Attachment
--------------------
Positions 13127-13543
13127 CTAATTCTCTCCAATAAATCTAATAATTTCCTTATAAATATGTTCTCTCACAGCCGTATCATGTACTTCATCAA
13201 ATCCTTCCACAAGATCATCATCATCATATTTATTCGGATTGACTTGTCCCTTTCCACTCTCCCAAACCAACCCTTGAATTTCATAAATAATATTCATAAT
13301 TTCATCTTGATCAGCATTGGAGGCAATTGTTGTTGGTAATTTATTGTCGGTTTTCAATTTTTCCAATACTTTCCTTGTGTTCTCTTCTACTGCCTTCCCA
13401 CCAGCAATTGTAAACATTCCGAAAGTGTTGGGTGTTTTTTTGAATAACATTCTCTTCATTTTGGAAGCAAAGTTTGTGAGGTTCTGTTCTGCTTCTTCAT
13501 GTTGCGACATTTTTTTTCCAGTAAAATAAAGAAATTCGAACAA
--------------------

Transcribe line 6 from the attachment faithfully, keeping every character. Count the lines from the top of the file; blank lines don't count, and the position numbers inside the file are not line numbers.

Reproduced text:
13501 GTTGCGACATTTTTTTTCCAGTAAAATAAAGAAATTCGAACAA